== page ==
The following is from The Fountain of Catholic Knowledge (copyrighted by Office of Catholic Publications, 1900)...
Two young officers, when walking one day in Paris, entered the Church of the Assumption. After having looked at the pictures, the architecture; after having thought of everything excepting God, they were going out, when they perceived a priest wearing a surplice kneeling down close to a confessional. He seemed to be waiting for someone.
"Look! Do you see that priest?" said one of the young men, laughingly, to his companion. "What is he doing there?"
"Waiting for you, perhaps," replied the other.
"Not very probable," answered the first; "but what will you bet that I go up and speak to him?"
"I bet you will not."
"And what is more, that I will confess to him?"
"I bet you will not."
"I bet that I will. Come, what do you bet?"
"A good dinner."
"Done!...Agreed!... Wait for me, and watch the manoeuvre."
And the foolish young fellow advances boldly to the priest of God. He whispers to him, and he rises immediately, enters the confessional; then the officer goes in at one of the sides and kneels down, just as is always done.
"Will he ever have the effrontery?" thought the other. And with a smile of admiration on his lips, he sat down to wait for the improvised penitent.
This went on for about seven or eight minutes, at the end of which he thought the joke had lasted a little too long. At length, after more than a quarter of an hour, the officer rose, came out of the confessional, and left after making a sign to his friend. His face was serious, and he seemed deeply moved. However, he laughed about the adventure with his companion, but would not tell him why he had remained so long. Upon the first excuse he left him and returned home.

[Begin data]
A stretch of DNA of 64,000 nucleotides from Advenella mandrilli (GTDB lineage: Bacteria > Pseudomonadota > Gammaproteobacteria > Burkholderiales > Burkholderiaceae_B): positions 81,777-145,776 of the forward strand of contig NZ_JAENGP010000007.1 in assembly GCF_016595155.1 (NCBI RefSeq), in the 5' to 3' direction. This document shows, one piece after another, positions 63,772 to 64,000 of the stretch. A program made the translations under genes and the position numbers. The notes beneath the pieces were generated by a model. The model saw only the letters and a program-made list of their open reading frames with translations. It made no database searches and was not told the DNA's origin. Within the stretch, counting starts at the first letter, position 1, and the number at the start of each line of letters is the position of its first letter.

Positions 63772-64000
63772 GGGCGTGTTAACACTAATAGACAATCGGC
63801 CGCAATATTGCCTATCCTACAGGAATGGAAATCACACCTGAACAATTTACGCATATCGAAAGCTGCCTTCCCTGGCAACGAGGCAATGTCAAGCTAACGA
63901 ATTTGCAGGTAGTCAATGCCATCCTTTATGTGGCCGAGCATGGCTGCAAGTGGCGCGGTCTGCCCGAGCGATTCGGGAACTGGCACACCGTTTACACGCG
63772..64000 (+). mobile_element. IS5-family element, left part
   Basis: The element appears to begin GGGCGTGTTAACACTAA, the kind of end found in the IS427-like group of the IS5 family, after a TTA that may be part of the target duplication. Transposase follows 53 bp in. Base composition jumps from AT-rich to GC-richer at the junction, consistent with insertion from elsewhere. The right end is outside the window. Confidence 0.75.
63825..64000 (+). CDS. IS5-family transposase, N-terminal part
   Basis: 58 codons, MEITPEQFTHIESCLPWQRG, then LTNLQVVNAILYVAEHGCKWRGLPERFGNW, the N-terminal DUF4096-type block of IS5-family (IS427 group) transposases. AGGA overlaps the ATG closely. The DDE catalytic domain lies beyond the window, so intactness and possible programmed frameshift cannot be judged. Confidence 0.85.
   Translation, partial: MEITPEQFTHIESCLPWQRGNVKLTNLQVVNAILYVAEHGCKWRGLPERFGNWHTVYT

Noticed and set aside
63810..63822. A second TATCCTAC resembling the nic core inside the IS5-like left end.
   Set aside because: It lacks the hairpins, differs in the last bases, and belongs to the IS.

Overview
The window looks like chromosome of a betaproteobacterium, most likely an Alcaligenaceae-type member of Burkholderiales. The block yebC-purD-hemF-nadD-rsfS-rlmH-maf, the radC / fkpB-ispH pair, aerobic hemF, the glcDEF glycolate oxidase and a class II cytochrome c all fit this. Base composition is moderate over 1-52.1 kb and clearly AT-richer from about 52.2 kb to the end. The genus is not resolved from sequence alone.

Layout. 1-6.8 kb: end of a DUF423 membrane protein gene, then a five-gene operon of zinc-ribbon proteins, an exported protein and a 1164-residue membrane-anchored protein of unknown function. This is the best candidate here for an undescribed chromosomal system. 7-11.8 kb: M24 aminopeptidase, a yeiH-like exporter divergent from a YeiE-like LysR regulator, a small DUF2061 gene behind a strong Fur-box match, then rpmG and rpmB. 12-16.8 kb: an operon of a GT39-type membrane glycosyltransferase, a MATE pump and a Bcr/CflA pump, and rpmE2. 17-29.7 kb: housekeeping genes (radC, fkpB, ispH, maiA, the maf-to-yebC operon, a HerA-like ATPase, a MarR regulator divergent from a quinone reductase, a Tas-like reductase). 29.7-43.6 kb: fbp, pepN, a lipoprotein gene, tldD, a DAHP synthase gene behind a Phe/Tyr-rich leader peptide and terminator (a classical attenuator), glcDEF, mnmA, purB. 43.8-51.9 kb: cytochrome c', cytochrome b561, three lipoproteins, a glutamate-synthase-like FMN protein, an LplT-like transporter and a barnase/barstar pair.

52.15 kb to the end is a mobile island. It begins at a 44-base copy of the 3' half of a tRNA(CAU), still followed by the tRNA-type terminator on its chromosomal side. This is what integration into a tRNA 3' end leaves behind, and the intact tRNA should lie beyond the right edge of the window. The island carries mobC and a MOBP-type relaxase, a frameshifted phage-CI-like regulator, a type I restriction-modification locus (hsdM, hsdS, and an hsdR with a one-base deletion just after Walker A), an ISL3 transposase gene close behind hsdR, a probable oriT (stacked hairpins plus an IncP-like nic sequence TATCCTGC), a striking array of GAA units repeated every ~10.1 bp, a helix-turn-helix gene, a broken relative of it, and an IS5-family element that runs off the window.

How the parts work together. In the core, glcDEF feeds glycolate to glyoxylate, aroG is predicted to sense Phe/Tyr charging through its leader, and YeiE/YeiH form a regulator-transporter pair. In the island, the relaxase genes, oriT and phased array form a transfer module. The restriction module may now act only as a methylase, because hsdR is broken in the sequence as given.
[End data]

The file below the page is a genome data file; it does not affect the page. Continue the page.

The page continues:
Two days after, he again entered the Assumption, and, after having prayed for a long time, approached the same confessional where the same priest had just gone in.
This time he remained for half an hour; there were tears in his eyes when he came out...Peace and joy were written in his face...He had just received the pardon of his sins...And what was the meaning of all this? and what had happened to him two days before? It happens as follows, and I tell it in the officer's own words: